- Performance Reviews: Feedback at the end of the trial to evaluate the vendor’s performance can be a useful tool in deciding whether to continue using the vendor or not. If on inspection the inspector notices that a number of non-compliances were identified by the sponsor and not adequately rectified, then it would be asked why the sponsor continued to use them, and if any mitigations were put in place to prevent reoccurrence of issues.
- Project Meetings/ Update (Metrics) Reports: Project teams are becoming increasingly large and complex. Project meetings and status/ metric reports can be a useful method of keeping track of trial progress. It is recommended that where meetings are held there is a clear agenda and these meetings are minuted. Where actions arise, it should be clear who the action has been assigned to and when it is due to be completed. Failure to implement an action could have detrimental effects. This was seen in a serious breach reported to the MHRA where a packaging issue was not rectified, resulting in a subject taking an overdose of IMP which resulted in a fatality. Where status reports are received, it is important to know what to do with them, what the review entails and how issues are followed up and resolved.
- Document Review: oversight by the sponsor can also be demonstrated by the review and approval of documentation for the trial (e.g. Monitoring Visit Reports (MVRs), Data Management Plans, Statistical Analysis Plans, review of deviation logs, audit trails etc.). It should be clear within the sponsor’s QMS which documents are required to be reviewed by the sponsor and what the review entails.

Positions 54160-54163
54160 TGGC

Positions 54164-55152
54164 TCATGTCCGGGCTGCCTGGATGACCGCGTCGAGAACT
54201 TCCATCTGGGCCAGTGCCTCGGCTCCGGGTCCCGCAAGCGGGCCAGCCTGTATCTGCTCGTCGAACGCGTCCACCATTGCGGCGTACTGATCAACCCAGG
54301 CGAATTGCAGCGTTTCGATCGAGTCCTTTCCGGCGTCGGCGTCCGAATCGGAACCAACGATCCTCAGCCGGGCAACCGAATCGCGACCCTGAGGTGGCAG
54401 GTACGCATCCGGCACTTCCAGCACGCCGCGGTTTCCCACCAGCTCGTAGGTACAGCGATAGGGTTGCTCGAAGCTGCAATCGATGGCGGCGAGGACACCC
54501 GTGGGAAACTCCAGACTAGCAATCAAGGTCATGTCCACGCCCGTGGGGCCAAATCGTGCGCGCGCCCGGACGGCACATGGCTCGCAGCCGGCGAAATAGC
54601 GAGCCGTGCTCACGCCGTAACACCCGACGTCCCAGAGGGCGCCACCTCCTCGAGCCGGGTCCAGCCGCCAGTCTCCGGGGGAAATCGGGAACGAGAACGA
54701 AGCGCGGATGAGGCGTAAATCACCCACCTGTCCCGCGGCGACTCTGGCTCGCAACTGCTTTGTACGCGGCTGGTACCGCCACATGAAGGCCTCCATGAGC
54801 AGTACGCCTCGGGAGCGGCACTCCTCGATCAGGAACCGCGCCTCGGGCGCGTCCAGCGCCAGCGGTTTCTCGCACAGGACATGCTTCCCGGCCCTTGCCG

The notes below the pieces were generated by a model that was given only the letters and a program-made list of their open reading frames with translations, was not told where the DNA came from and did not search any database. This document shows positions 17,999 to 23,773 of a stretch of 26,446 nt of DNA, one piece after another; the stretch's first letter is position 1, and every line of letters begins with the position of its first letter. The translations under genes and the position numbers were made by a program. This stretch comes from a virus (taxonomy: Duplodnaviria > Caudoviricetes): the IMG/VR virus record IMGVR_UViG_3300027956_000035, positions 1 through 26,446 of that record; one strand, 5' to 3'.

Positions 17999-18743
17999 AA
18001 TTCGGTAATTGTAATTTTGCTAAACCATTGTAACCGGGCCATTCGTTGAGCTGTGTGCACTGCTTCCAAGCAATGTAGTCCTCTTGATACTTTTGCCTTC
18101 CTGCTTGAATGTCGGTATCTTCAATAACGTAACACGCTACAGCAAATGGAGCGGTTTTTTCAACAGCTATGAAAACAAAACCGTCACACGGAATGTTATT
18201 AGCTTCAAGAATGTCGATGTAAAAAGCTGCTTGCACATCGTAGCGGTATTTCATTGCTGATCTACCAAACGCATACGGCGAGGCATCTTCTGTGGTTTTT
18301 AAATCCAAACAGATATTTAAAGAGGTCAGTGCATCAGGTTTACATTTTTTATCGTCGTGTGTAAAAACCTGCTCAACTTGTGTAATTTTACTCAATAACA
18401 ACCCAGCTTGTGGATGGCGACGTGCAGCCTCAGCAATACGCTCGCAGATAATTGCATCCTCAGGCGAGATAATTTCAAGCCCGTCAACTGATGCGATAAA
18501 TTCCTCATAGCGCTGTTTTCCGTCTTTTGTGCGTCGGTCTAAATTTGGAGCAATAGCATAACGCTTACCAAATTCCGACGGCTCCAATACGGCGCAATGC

- Co-Monitoring Visits: these are often used as a mechanism of overseeing monitoring activities; however, there should be clear documentation of the co-monitoring visit by the person performing the visit. This is in addition to the MVR written by the CRA. It should be clear what activities were performed and any issues identified, with an appropriate Corrective and Preventative Action Plan (CAPA).
- Issue Escalation: There should be processes and procedures in place to ensure that the sponsor is promptly notified of issues so that appropriate action can be taken. This includes the identification and escalation of any potential serious breaches to the sponsor so that they can be reported within 7 days of identification. Note that the clock starts as soon as anyone working on behalf of the sponsor (this includes vendors) identifies the issue.
Trial Master File (TMF)
During inspections, we are commonly told that TMF management is outsourced and held by the vendor. However, the sponsor should be able to demonstrate their oversight of trial activities which have been delegated, and to demonstrate this oversight during an inspection. This can be in the form of an oversight file which forms part of the overall TMF but remains with the sponsor. We have seen on inspection that at the end of the trial the TMF retrieved from the vendor was amalgamated with the sponsor’s oversight file (and sponsor oversight documentation removed). It was therefore not possible to reconstruct what oversight the sponsor had of the trial whilst it was ongoing.
How to improve compliance in this area
It is important to remember that it is not just external vendors which require oversight, but also investigator sites and contractors working in-house. Organisations are becoming more and more complex that the concept of oversight of internal functions and departments is just as important. Failure to comply in this area can result in critical findings and also prevent the organisation from sponsoring any further trials until the issues are resolved.
Sponsor oversight is not just the initial vendor assessment process, it should be demonstrated throughout the trial. A risk-based approach to vendor selection and management is recommended and this should be identified within your QMS. Identify those key areas where you want to concentrate your oversight activities and ensure the activities are commensurate to the risk associated with the vendor (for example, consider how much is gained from conducting TMF/ ISF audits only and think about when investigator site audits/ monitoring visits may be necessary).
Most importantly, ensure your sponsor oversight activities are clearly defined within your QMS and retain documentation and evidence of oversight in the TMF.
Further guidance is available in chapter 1 of the MHRA GCP Guide.